REVIEW – The RIG 800 Pro HS gaming headset is a comfy over-the-ear gaming headset with a great mic. But how do they sound? Well, sit a spell and I’ll tell you.
What is it?
The RIG 800 Pro HS is a gaming headset with some great features that can’t overcome its audio issues to justify the price.
What’s in the Box?
- RIG 800 Pro HS gaming headset
- USB A to USB Micro cable
- Charging Base
- USB Wireless adapter
- Quick start guide
- Warranty pamphlet
- Safety Information
- Customer support information
- Lag-Free 2.4 GHz Digital RF
- Dedicated USB Wireless Adapter
- 10 m Range
- 1800 mAh Battery
- Frequency Response: 100 Hz – 10 kHz
- Sensitivity: -45 dBV/Pa
- Signal-to-Noise Ratio: >42 dB
- Pick-Up Pattern: Uni-Directional
- Frequency Response: 20 Hz – 20 kHz
- Drivers: 2 x Dynamic 40 mm with Matched Bass Tubes
- Ultralight Headband Frame
- Snap-In/Out Ear Cups
- Dual Material Ear Cushions
- Power On/Off
- Volume Dial
- Flip-to-Mute Mic Boom
- Base Station with Charge Dock
Design and features
The RIG 800 Pro HS headset is designed primarily for the PS4 and PS5 with compatibility for PCs. There are three models available in the 800 Pro series. The other two are for the Xbox and PC. I requested the PC model only to find out they aren’t available in the US yet.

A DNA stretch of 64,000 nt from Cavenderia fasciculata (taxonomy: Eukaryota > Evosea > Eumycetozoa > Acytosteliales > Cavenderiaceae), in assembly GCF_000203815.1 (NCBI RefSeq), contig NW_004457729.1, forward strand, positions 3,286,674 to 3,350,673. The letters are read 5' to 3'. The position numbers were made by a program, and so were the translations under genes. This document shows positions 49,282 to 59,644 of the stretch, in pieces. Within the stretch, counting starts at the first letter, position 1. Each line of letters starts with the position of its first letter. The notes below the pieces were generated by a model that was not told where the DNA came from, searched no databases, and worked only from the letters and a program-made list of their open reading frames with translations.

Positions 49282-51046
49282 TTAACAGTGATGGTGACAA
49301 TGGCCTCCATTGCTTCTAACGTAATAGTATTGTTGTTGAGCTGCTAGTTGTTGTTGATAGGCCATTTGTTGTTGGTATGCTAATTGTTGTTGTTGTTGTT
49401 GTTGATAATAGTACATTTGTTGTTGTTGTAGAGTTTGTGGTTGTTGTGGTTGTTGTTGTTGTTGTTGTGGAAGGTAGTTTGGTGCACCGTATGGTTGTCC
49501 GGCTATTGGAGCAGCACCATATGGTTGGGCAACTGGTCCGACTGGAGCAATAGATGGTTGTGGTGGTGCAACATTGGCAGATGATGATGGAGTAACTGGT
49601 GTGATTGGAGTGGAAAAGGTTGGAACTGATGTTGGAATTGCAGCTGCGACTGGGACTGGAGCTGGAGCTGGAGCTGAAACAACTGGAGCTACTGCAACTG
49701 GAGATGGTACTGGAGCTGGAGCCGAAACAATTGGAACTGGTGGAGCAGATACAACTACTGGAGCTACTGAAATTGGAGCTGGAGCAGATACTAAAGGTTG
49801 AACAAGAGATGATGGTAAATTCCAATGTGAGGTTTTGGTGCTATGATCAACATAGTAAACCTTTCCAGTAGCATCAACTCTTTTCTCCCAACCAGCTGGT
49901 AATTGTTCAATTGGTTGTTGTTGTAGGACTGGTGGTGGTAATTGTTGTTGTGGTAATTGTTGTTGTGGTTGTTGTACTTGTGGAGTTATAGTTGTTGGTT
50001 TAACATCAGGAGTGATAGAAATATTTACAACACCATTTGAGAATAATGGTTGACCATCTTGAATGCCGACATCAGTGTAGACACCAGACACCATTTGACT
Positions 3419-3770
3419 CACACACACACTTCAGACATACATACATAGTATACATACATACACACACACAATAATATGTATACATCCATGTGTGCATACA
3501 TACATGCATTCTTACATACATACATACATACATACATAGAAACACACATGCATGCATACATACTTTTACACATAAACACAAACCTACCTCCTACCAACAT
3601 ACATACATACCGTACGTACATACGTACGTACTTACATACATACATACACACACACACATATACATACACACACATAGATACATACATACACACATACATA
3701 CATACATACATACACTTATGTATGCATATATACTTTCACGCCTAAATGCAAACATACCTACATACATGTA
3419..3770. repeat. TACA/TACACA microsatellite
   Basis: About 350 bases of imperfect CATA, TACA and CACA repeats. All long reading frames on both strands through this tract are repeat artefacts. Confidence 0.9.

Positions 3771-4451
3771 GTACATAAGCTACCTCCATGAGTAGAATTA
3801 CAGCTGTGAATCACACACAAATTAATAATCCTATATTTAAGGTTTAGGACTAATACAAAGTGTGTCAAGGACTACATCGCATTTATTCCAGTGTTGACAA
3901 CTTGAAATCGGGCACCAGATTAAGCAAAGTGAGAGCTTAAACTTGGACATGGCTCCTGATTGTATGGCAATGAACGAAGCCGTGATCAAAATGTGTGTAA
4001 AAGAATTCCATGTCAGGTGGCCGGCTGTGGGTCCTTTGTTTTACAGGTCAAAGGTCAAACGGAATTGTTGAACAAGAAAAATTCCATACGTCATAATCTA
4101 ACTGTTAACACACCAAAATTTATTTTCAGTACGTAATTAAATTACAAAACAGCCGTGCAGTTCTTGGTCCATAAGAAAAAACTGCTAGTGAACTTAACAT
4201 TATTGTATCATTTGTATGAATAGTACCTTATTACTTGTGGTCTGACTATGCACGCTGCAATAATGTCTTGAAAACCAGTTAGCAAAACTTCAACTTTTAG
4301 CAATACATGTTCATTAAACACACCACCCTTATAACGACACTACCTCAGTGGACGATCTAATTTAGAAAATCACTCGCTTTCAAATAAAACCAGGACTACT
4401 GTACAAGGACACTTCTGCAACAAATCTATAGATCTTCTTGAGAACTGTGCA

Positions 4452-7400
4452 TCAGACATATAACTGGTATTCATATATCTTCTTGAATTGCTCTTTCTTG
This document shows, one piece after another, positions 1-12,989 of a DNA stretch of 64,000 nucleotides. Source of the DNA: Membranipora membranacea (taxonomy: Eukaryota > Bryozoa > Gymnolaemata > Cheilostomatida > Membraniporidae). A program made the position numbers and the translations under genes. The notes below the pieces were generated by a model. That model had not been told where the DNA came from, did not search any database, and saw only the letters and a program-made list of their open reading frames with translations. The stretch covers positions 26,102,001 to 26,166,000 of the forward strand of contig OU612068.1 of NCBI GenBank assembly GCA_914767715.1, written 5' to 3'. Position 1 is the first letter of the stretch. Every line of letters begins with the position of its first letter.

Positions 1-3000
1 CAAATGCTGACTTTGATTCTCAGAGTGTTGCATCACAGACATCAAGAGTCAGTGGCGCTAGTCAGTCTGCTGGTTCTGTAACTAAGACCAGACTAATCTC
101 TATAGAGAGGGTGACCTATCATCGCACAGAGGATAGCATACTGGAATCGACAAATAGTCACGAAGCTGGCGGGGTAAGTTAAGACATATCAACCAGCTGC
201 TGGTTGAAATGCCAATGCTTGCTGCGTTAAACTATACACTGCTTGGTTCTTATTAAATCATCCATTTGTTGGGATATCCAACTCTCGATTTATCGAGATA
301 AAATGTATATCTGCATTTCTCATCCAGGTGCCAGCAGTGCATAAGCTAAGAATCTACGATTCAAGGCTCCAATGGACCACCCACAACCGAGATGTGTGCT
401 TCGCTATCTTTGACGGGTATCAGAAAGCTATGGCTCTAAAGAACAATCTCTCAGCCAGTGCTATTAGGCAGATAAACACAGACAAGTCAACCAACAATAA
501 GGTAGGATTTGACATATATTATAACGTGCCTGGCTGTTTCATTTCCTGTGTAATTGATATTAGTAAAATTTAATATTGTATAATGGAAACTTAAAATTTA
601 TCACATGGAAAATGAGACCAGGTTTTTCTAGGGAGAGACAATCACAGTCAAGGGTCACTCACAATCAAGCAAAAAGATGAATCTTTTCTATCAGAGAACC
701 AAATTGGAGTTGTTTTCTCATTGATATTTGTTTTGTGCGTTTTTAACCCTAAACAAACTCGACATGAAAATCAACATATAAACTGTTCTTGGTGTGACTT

The cans came well packaged in retail packaging with clear instructions on fitting them for my rather large noggin and getting these things juiced up. You get two choices on how you want to charge them. You can connect the included USB cable directly from a power source to the left ear cup or connect the charging base to your power source and just set the headset into it.
I chose the charging base. It’s pretty cool because they use magnets to help you guide the cups into the correct position so a set of pogo pins align with the contacts on the right ear cup. So, if you’ve got space in your entertainment set up, you can place the charger in one spot and the RIG 800 Pro HS gaming headset has a permanent home. You also don’t have to worry about wearing out the USB connector on the headset itself. While charging, the light on the charging dock is red and then goes out once fully charged. Not exactly sure why they decided to go with Micro USB at this point in time. USB C would’ve been my choice since that’s where everything seems to be headed.